TThe second-person narrator, though not very common, is present in literature and media. For example, the posts I publish online are directed at my readers. This is why I resort to the second-person narrator.
This type of narrator is also typical of the epistolary form; in fact, many novels contain letters or emails the characters send to each other. Nevertheless, the addressee of the second-person narrations I want to analyze in this section are not characters, but the readers themselves.
For instance, in Italo Calvino’s If on a Winter’s Night a Traveler, the second-person narrator acts as the master in a role-playing game attempting to get the reader to identify with the main character. A much more recent example is Paul Auster’s Winter Journal. This fictionalized autobiography is written in the second person as a way of putting the reader in the writer’s shoes. Through this technique, the author wants to show the emotions and experiences he has gathered throughout his life could be those of any other person in the world. The opening line of the book is a clear declaration of intent:
“You think it will never happen to you, that it cannot happen to you, that you are the only person in the world to whom none of these things will ever happen, and then, one by one, they all begin to happen to you in the same way they happen to everyone else.”
After this introduction to the second-person narrator, here is a list of his main features:
1. The reader is the protagonist.
The narrator has to make the reader feel that he (or she) has become the story’s main character.
2. The narrator describes and senses.
This type of narrator must show deep psychological insight. Like a good role-playing game master, he has to describe in detail what happens in the story so the reader can visualize himself right in the middle of the action. Furthermore, he must anticipate the reader’s reactions, emotions, and thoughts in order to avoid discord. Your second-person narrator can write “now you’re feeling excited,” but that will be of little use if the story’s events leave the reader indifferent.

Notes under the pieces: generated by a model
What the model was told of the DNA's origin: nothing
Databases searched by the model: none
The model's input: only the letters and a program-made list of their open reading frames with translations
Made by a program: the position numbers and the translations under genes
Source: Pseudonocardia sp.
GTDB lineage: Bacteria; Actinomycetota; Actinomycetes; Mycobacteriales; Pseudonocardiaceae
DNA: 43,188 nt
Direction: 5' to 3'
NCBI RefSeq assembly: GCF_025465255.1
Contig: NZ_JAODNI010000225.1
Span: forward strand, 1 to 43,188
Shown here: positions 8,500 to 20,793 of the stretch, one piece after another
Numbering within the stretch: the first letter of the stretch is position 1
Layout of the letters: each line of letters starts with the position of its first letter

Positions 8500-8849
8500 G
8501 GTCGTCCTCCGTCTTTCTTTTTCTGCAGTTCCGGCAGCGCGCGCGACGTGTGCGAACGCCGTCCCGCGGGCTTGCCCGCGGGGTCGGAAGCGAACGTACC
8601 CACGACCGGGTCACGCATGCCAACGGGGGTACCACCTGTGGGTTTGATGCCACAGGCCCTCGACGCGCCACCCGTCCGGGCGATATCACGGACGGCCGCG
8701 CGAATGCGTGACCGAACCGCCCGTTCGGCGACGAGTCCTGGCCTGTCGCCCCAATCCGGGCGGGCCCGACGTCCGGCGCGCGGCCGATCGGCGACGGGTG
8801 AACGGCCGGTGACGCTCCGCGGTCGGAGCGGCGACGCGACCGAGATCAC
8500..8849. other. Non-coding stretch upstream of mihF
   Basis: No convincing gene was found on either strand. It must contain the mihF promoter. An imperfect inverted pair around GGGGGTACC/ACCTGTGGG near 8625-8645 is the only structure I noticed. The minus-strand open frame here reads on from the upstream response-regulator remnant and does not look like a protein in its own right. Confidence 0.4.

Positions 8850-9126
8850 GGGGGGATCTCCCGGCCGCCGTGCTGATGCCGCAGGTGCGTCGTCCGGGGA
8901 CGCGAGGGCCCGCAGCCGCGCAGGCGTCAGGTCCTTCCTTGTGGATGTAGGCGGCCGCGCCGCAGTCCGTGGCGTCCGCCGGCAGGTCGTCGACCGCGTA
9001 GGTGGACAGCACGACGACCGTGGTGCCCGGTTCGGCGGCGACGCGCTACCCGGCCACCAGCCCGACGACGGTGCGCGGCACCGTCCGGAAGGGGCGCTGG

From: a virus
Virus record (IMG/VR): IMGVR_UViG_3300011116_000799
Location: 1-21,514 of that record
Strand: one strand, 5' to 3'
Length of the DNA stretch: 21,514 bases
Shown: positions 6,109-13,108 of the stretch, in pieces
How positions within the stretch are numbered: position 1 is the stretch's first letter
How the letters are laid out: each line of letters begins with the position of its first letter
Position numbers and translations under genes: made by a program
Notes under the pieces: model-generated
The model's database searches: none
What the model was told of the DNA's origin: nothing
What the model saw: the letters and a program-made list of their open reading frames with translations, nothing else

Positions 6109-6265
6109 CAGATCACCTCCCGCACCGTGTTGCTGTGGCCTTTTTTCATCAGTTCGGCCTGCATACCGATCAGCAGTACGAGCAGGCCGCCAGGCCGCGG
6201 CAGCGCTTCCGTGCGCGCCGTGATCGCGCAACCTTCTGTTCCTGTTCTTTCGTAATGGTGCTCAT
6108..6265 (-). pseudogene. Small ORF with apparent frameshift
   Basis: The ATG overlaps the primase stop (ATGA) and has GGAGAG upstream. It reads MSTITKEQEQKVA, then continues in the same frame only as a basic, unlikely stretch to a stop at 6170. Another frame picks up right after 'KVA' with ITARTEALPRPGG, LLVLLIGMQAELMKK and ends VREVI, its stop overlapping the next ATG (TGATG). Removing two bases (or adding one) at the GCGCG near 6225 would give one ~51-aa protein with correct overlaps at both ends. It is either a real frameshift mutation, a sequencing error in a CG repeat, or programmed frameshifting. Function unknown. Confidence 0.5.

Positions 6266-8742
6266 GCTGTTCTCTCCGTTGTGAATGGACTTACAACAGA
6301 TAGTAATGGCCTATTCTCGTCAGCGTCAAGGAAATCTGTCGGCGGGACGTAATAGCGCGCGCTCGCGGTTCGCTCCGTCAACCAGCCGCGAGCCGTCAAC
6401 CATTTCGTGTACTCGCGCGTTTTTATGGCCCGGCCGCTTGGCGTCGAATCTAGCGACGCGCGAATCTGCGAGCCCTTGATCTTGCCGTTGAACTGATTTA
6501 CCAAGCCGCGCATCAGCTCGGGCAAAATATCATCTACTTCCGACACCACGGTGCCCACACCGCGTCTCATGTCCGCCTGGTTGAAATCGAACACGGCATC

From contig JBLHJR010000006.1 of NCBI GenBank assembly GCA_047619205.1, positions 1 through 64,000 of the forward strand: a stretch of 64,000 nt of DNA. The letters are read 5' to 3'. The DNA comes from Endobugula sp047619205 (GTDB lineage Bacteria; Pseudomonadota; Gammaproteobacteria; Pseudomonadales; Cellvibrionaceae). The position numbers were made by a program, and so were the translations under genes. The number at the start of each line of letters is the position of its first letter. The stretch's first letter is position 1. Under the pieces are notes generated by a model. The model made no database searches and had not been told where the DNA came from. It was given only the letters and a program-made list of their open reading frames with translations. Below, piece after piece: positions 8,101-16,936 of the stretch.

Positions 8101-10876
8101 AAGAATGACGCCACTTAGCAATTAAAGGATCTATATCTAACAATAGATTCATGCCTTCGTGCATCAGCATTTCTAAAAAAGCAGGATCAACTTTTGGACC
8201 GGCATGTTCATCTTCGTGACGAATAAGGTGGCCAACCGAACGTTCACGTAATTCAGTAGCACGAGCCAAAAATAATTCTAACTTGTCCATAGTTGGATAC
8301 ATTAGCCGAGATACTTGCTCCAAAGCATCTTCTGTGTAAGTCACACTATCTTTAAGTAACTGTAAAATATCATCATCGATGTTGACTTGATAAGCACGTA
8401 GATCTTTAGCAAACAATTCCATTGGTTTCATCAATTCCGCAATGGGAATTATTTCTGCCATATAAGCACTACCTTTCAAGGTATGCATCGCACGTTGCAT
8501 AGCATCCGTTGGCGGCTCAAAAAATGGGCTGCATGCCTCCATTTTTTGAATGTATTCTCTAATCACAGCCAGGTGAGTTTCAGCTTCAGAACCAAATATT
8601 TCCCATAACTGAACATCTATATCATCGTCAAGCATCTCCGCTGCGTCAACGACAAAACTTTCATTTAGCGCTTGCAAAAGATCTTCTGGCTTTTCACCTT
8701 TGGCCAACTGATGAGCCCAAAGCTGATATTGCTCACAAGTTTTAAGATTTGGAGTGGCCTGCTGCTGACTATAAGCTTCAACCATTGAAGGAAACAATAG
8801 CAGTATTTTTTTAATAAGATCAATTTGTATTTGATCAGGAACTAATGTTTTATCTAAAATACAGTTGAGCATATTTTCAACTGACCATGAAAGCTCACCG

3. The setting is very important.
The setting is fundamental to engaging your reader’s interest and making him read your story as if he were part of it. Your story’s atmosphere will have to be powerful enough to hook your reader.
4. The story is written in present tense.
When your potential reader is the story’s protagonist, you must address him in present tense as if you were writing a script. After all, the reader is the actor who plays the role you have chosen for him.
Anyway, think twice before starting to write a second-person narration. It’s not an easy task, and if you don’t do it well, the story will be confusing for the reader. Unless your story requires it, I recommend you to select first-person or third-person narrators.
If you feel like trying out this type of narrator despite the difficulties, I recommend you read some books where this technique is used so that you can discover the pros and cons. If on a Winter’s Night a Traveler and Winter Journal are a very good place to start.